Armchair BEA: On Literary Fiction
If there are two words guaranteed to divide the world of authors, publishers and academics, they would be Literary Fiction.
The orthodox view is that literary fiction is the very highest level of artistic merit; the kind of writing that all authors really aspire to achieve. It’s meant to distinguish the truly great from the mere readable or popular kinds of books (remember the fuss over the Booker Prize in 2011 when the judges said they based their selection on readability).
Some critics in North America set the feathers flying a few years ago by daring to suggest that the idea of literary fiction had run its course, that it had become just another genre, like humour, crime or adventure. Not so said the New York Review of Books last year – it was time that literary fiction be recognised as a genre of its own said editor Sue Halpern.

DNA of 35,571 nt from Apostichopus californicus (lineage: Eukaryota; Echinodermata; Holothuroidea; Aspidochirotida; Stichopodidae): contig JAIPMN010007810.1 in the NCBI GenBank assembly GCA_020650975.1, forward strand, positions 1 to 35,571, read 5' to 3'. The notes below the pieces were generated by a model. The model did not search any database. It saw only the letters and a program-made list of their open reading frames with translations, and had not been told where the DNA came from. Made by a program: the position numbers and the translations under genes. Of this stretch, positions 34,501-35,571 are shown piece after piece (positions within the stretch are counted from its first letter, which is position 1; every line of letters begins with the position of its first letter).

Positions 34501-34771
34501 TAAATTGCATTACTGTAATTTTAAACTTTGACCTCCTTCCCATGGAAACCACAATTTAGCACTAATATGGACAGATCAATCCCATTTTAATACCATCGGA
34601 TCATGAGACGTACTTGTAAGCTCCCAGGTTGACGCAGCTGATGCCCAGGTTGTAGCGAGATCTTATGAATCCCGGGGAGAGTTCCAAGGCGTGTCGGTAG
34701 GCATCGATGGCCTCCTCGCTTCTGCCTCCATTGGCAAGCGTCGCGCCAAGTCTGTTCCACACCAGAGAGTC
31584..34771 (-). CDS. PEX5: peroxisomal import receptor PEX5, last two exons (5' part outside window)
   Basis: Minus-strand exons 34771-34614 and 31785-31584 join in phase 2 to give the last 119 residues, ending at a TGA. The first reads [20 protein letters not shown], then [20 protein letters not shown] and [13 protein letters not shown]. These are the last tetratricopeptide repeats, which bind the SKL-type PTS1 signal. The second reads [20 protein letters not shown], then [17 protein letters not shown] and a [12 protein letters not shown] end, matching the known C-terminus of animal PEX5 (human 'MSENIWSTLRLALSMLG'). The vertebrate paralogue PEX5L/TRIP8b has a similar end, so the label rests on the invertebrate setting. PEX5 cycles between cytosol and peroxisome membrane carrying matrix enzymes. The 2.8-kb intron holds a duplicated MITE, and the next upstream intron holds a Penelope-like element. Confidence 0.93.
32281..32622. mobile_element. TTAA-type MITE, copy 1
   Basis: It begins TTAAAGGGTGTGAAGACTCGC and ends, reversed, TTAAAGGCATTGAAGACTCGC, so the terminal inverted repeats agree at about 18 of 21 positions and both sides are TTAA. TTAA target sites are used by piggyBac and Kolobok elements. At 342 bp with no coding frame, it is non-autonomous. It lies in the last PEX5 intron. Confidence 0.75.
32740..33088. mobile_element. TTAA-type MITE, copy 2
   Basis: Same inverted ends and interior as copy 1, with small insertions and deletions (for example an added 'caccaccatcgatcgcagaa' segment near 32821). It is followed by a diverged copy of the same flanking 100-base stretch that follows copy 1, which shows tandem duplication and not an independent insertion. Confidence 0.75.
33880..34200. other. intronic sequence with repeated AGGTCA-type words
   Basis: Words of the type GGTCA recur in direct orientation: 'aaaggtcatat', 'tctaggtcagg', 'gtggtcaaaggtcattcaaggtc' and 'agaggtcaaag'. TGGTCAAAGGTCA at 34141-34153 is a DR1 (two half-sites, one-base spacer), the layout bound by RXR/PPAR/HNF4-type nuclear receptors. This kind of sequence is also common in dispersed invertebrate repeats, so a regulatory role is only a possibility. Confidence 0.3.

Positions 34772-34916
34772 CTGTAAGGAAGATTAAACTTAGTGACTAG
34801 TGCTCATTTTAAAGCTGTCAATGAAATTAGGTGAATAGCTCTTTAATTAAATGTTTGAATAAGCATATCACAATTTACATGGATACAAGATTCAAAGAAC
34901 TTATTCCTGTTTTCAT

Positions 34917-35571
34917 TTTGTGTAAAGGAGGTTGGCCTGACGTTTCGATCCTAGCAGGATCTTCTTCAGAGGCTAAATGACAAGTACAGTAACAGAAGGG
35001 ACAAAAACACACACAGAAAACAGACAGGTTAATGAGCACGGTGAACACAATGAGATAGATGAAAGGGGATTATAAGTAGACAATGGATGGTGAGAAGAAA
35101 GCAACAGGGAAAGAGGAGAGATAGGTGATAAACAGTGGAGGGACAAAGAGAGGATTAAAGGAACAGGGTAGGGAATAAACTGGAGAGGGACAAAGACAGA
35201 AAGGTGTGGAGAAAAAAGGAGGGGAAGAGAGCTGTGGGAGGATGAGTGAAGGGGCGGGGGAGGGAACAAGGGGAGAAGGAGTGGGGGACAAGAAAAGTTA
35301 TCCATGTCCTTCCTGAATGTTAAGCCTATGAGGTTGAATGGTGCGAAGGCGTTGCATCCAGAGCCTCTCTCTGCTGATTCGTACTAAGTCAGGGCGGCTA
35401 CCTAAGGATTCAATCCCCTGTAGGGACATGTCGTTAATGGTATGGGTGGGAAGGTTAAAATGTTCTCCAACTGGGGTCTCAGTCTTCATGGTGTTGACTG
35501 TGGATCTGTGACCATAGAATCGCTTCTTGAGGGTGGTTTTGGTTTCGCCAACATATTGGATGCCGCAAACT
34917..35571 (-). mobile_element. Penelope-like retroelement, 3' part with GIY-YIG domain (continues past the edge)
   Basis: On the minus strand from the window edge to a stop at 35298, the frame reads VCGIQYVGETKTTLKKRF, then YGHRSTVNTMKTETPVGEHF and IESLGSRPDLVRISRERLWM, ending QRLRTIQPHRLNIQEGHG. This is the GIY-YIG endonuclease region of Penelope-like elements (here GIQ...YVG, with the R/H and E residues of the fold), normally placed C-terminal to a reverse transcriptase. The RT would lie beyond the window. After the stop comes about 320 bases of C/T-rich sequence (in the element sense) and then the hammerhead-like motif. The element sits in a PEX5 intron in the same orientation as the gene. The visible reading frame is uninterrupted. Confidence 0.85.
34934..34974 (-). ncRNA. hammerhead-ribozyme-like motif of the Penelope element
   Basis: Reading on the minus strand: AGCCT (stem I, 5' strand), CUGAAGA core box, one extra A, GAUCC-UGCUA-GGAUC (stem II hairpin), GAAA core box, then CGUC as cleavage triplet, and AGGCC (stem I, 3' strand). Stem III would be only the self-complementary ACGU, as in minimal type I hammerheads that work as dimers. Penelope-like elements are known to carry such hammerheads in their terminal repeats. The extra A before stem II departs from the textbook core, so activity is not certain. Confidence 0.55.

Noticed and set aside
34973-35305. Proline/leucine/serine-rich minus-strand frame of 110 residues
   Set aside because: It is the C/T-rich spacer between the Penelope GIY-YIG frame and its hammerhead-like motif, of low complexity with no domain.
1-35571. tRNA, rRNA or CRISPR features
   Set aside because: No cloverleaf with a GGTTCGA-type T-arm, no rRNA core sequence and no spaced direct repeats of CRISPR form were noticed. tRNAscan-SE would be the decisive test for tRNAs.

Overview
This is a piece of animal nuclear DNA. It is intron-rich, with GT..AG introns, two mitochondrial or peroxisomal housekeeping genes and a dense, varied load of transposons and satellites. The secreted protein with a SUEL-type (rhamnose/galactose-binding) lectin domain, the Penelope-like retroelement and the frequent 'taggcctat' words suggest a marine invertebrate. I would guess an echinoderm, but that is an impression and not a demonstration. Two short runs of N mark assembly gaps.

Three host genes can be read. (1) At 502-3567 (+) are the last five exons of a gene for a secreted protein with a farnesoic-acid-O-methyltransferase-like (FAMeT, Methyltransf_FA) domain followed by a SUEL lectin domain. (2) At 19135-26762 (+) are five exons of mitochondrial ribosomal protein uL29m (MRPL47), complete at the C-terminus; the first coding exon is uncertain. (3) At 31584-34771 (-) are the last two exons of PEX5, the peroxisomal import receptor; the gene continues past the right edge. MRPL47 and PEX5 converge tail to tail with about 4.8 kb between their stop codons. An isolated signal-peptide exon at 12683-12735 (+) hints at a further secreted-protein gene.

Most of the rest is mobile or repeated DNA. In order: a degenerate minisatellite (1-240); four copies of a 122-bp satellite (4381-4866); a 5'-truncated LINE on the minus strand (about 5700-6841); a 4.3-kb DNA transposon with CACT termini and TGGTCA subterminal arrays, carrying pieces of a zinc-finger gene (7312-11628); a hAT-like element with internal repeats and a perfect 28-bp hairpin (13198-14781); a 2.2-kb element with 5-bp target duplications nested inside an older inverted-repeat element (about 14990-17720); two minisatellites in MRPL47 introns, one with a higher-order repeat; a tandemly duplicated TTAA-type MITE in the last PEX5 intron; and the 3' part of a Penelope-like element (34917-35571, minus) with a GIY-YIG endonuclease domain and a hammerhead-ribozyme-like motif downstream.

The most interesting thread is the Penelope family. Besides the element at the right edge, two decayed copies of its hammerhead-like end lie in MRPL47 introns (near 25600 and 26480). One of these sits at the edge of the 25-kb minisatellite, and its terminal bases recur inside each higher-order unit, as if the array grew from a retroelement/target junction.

What is ‘literary fiction’? Generally it’s taken to denote a serious-minded novel of high artistic integrity in which style is more important than the actual content (maybe Will Self’s Umbrella falls into that category?); slow and thoughtful in pace allowing the characters’ inner lives and motivations become the focus. To many people that just means ‘highbrow’, maybe even ‘pretentious’ or ‘difficult’ and ‘unreadable’. But for others it means the kind of book that makes it to the short list for the Booker Prize or the work of authors who win the Nobel Prize for Literature.
Who are these shining lights? Contemporary candidates from the West could include Michael Ondaatje, Iris Murdoch or Barry Unsworth plus many of the Booker prize winners. They’re all formidable writers and superb storytellers.
As of this week I am going to add another name to the list: John Banville, winner of the 2005 Booker Prize with The Sea. It’s a wonderfully lyrical narrative about a widower who returns to the location of his childhood holidays where one summer, many many years earlier something happened ( we don’t get to find out until about 10 pages from the end). It’s so good that the minute I finished it, I wanted to start all over again.